To be sure, there were always practical objections to Oppenheim’s plan: Most Bedouins lacked the kind of ideological commitment and motivation he expected of them. Moreover, the strategy was based upon an illusory notion of Islamic brotherhood that discounted Sunni-Shia tensions, not to speak of the hatred of Arabs for the ruling Turks. And then there were the inner contradictions of Oppenheim’s plan: A global jihad entailed death to infidels everywhere, but, of course, Oppenheim’s jihadi vision excluded Turkey’s war allies, the Germans, Austrians, and Hungarians. Indeed, as the tides of war shifted, many of the enlisted Muslims did indeed turn violently against their purported German partners. In the end, as one of Oppenheim’s central agents put it, the whole thing ultimately turned out to be “a farce.”
Although Oppenheim is a central character in McMeekin’s volume and Scott Anderson’s thrilling Lawrence in Arabia: War, Deceit, Imperial Folly and the Making of the Modern Middle East (reviewed in these pages by Hillel Halkin, Winter 2014), his “Jewish problem” has recently been highlighted in Lionel Gossman’s The Passion of Max von Oppenheim: Archaeology and Intrigue in the Middle East from Wilhelm II to Hitler. Wealthy, baptized, and ennobled, Baron Oppenheim did not consider himself a Jew, but many others certainly did. His position with the German Foreign Office and Civil Service was constantly impeded by his Jewish family background. In 1887, his application to the German diplomatic service was refused. In a private letter, Secretary of State for Foreign Affairs Herbert von Bismarck (son of Otto) bluntly laid out the real reasons for the rejection:
I am against it, in the first place because Jews, even when they are gifted, always become tactless and pushy as soon as they get into positions of privilege. Then there is the name. It is far too widely known as Semitic and provokes laughter and mockery. In addition, the other members of our diplomatic corps, the quite exceptional character of which I am constantly working to maintain, would not be happy to have a Jewboy added to their ranks just because his father had been crafty enough to make a lot of money.
Another important official of the ministry noted that Oppenheim is “a full Jew . . . and he is a member of a banker’s family. We get many applications from people in this category . . . If an exception is allowed, there is trouble.” Oppenheim must have been aware of this kind of attitude. Yet he maintained a virtually total silence on the issue. Gossman speculates that his romantic attachment to the Middle East was “not unconnected with insecurity about his own place in a society that both admitted him to its ruling elite and . . . excluded him from it on account of his part-Jewish background.”
Whatever his state of consciousness, Oppenheim survived rather well during the Third Reich. With the passage of the Nuremberg Laws he was awarded, and unhesitatingly accepted, “honorary Aryan status.” The family bank was “Aryanized,” but most Jewish Oppenheims escaped relatively unscathed. In his post-war memoir of the Third Reich, Oppenheim mildly criticized Nazi policy, but nowhere did he acknowledge the extent of crimes against the Jews and their suffering—or his own Jewish background. Even more startling is the fact that he again submitted his pan-Islamic jihad plan—in somewhat shortened form—to the German Foreign Office in 1940. This time it was the Muslim populations of Germany’s allies, Vichy France, and Italy who were, of course, exempted from jihad while the anti-British venom was to be maintained.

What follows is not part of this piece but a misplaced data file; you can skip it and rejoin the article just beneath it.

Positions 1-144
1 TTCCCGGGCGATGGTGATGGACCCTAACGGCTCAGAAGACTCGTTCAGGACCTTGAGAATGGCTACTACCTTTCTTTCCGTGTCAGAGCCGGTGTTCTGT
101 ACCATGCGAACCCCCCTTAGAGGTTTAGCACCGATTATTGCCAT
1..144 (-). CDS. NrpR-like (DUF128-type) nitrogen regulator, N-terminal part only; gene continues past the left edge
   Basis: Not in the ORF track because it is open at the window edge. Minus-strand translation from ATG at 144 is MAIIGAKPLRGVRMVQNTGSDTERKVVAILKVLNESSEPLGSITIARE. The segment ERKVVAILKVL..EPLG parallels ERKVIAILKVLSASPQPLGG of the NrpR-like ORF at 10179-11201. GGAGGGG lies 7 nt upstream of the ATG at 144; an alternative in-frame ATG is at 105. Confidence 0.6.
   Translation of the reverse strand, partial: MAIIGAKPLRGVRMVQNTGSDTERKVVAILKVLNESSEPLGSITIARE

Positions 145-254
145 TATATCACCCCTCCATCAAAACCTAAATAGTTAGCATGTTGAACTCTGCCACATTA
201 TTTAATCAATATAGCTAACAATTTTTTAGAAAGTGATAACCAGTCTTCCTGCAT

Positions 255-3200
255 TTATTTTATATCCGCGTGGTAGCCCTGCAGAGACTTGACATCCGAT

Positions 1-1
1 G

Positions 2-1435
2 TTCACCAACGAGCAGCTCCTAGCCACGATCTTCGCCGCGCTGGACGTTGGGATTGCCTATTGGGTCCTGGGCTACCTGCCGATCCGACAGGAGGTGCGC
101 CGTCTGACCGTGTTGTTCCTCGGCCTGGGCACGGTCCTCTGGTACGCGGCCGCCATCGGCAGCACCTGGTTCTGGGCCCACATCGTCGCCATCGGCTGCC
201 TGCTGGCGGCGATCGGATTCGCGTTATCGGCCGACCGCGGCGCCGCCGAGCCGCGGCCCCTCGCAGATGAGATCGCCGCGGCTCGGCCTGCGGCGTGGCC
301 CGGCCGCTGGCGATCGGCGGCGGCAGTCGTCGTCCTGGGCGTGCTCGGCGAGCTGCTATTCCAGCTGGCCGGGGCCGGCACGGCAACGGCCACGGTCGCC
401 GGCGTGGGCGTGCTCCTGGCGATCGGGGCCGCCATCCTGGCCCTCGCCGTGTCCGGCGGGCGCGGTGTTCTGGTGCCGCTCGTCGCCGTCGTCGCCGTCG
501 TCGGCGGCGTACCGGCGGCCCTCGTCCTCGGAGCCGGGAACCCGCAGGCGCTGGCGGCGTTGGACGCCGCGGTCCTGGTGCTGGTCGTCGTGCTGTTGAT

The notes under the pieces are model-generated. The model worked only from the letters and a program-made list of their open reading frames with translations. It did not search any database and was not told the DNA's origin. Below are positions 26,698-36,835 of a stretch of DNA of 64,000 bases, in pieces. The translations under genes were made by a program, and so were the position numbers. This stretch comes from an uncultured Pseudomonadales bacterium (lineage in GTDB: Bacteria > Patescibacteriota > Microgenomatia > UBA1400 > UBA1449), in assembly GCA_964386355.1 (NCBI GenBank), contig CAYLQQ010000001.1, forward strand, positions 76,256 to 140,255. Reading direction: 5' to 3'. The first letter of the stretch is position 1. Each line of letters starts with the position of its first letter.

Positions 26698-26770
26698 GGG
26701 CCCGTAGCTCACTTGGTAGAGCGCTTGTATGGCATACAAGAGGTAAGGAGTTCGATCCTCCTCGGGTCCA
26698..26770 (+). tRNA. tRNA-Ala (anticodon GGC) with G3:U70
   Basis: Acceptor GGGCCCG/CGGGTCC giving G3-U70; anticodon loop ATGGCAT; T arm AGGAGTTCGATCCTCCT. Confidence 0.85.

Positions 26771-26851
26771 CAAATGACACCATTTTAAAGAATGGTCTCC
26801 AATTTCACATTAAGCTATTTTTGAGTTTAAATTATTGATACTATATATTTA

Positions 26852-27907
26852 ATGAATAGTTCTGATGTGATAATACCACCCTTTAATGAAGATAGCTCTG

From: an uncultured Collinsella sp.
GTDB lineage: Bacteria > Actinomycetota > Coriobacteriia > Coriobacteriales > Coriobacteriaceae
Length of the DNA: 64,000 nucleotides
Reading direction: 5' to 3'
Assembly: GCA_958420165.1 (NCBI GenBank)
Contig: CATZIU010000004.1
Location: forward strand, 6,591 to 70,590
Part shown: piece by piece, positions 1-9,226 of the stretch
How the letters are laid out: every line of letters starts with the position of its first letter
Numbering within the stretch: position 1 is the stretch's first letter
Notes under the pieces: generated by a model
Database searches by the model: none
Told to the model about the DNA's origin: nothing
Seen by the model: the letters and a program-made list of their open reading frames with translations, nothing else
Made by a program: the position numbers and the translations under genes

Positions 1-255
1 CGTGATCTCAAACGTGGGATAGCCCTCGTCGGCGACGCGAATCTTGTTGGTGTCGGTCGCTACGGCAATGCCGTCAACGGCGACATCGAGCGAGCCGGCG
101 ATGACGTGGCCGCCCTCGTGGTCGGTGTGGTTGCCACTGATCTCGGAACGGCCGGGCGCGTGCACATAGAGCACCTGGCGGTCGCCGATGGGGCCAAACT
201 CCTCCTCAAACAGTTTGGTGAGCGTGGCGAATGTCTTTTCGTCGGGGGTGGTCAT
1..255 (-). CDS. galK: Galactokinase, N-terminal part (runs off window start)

Oppenheim had plans for Palestine as well: “In Palestine, the struggle against the English and the Jews is to be taken up again as energetically as possible . . . a government should be set up under the Mufti.” The mufti, Hajj Ammin al-Husseini, he declared, was “energetic, clever, and crafty” and militant in his campaign “against Jewish infiltration.” Jerusalem could be given a special administration in which representatives of the different churches (Catholic, Protestant, Orthodox) and of the Jews would work together under the mufti. In essence, his proposed Jewish policy prefigured the early PLO position: “Only those Jews should be allowed to remain in Palestine who were there before World War I.”
According to Scott Anderson, while Chaim Weizmann was doing everything possible to support the British during World War I (and in return mobilize British support for Zionism), his sister Minna—known to friends and family as Fanny—was embroiled in a love affair with Oppenheim’s main agent of jihad in the Middle East, the seductive, soft-spoken, polyglot Curt Prüfer, who she had met in Jerusalem. Germany’s counter-intelligence chief in Syria soon enlisted Fanny to infiltrate circles in British-held Egypt and spy for Germany.
His choice was shrewd. Prüfer knew that Russian Jews despised the anti-Semitic tsarist regime and would jump at the chance to damage tsarist interests by striking against Russia’s British ally in the region. Moreover, with their Russian passports entry to Egypt was relatively easy. As a physician, Minna had access to elite British society, charmed all in sight, and provided the Germans with information of British activities until she was caught and arrested. She eventually returned to Palestine after being included in a Russian-German prisoner exchange.